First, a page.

A weld indicates some steel has broken, likely the result of hard abuse.
- Locate any gouges on the machine’s exterior
This type of damage indicates the equipment was used in heavy applications and its life expectancy could be comprised.
- Observe any signs of excessive loose bushings, pins, wear strips or shims
- Know the equipment you’re inspecting
- Where is the most important wear item located? (i.e. the neck on a motor wheel scraper)
- Are the attachments and equipment the correct length for the specific model?
- Identify any paint or spray on the machine’s exterior
These materials are often used to cover up problems
- Note wear and tear that can be eliminated by replacing wearables or repainting
- Obtain the maintenance records for a unit before or following inspection
A breakdown of the pre-buying process is timely, as sales of used construction equipment are expected to increase this year. According to a Wells Fargo construction forecast, more than half of national equipment distributors expect used sales volume to rise year-over-year.
When reselling equipment, obtaining a peak sales price is the ideal situation, a benchmark achieved by exposing machinery to the largest possible buyer pool.
- Partnering with an online auction company or full-service global auctioneer.
For a growing number of contractors, this means that holds in-person events but also has a significant web presence.
- Avoidance of selling a unit privately can save a contractor significant time and money.
- With inspections being so vital to the buying process, a contractor that sells privately must be widely available for showings.
- If utilizing an auction company, the owner must transport the equipment to the site. From there, a seller’s agent typically accompanies prospective buyers on walk arounds.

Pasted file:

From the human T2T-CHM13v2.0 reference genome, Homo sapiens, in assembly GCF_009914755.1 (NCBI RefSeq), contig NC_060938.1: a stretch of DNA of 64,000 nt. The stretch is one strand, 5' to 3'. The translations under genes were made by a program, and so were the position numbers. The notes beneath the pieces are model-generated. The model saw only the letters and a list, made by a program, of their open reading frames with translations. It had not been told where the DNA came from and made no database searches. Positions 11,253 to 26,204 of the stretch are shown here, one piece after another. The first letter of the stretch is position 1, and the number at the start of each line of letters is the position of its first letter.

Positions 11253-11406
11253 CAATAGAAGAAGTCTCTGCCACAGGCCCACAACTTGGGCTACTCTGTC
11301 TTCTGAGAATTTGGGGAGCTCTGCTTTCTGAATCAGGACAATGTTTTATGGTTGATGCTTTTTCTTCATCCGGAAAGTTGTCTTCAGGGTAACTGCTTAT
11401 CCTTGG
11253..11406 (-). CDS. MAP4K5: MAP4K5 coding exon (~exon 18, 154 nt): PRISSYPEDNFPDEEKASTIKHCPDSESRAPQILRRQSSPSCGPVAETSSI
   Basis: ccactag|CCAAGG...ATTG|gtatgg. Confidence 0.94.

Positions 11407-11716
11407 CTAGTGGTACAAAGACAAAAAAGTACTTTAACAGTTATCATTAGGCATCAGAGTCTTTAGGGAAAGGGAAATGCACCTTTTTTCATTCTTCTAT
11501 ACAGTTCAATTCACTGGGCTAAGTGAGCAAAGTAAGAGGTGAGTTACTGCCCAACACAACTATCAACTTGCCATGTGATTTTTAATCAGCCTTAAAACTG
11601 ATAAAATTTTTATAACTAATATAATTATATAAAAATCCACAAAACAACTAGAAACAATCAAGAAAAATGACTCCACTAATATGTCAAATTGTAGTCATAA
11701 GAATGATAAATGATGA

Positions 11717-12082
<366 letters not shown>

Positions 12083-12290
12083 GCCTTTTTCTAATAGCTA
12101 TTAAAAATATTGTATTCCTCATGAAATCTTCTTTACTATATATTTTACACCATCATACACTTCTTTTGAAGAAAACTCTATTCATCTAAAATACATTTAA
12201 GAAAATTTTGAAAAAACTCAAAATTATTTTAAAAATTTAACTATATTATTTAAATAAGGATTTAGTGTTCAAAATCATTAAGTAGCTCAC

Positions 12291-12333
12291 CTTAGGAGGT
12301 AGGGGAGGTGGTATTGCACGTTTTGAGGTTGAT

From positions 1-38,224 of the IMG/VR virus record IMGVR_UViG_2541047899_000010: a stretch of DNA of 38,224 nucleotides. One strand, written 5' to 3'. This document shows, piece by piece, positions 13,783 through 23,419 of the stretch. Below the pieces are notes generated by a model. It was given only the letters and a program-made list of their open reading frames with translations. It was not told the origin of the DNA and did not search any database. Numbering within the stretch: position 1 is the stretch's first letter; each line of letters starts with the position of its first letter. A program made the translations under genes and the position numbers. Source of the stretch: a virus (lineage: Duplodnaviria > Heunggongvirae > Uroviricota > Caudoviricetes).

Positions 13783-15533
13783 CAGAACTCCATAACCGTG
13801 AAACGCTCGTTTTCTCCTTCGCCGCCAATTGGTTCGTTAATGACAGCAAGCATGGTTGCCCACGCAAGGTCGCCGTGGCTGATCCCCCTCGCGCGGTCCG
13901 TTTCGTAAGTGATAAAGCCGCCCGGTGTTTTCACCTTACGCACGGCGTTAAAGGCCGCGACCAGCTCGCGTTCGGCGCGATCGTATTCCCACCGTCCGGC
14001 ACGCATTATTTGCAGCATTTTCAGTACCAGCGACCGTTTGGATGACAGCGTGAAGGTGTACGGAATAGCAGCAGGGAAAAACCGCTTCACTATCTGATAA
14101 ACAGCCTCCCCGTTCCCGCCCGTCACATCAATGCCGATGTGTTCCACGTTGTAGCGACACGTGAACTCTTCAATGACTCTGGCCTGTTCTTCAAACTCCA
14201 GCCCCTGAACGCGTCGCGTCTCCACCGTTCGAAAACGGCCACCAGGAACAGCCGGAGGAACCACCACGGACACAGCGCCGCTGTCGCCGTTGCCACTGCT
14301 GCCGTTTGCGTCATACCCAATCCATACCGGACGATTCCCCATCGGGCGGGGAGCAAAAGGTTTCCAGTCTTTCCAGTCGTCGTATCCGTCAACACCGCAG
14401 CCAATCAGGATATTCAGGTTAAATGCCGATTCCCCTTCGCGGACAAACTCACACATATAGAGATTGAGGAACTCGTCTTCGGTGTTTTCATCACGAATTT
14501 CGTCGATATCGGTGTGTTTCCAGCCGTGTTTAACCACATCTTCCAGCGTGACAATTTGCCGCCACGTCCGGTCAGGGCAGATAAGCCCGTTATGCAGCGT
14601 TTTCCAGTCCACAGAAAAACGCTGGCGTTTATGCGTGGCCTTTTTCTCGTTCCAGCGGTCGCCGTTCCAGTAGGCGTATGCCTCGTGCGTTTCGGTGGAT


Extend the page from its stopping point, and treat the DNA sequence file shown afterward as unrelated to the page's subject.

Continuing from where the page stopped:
- The ability to inspect and test equipment, at their convenience, is preferred among buyers and could give them more confidence in what you’re selling.
- If selling privately, the owner-to-buyer personal connection will be there, but costs can build up if a unit isn’t moved quickly. Typically, these costs are associated with storage, maintenance, inspections and marketing.
- Those looking to sell specialized items must typically go the online auction route, as exposing the equipment to a global audience is often needed to ensure quick disposition.
Whatever selling avenue a contractor chooses, being transparent and informative is essential to gaining buyers confidence and obtaining the best possible sales price.
The more maintenance records, usage logs, detailed descriptions, certifications and high-resolution photos provided the better. Contractors can back up their asking prices and attract more buyers.
Additionally, any piece of equipment – regardless of age or listing avenue – won’t nab a solid price if it doesn’t look good. Having equipment painted, refurbished or cleaned prior to listing is often recommended.
If you’ve decided to go the online auction route, research and due diligence is suggested when choosing a company, selecting a price and dealing with tax-related issues.
Online Auction Checklist
- Visit different auction websites
- Companies vary in terms of format, policies, fees and requirements of the seller
- Confirm the company can verify and guarantee payment
- Meet with an auction company representative
- Consign the equipment for sale: Auction representatives typically bring the necessary paperwork, which legally recognizes the right of the company to sell the item and the seller to deliver it.
- Establish an opening, win it now, or reserve price
- Research previous sales price of like equipment
- Review any recent refurbishments made to the unit
- Factor in future replacement costs and mandated retrofits
- Reserve price allows a seller to regain equipment that does not sell for a pre-specified amount
- Check for any tax deferral opportunities: Under Internal Revenue Service Code 1031, equipment owners can defer federal income taxes on the sale of equipment so long as they replace it with similar equipment within six months
Purchasing and selling used equipment has never been more convenient for contractors, thanks to the volume of online listings and auction companies; however, the age-old principles of buying and selling still apply.
Contractors that achieve success in the resale market understand that while sales avenues have changed, the steps to purchasing quality equipment or obtaining a maximum sales prices – research, preparation, transparency and inspections – remain the same.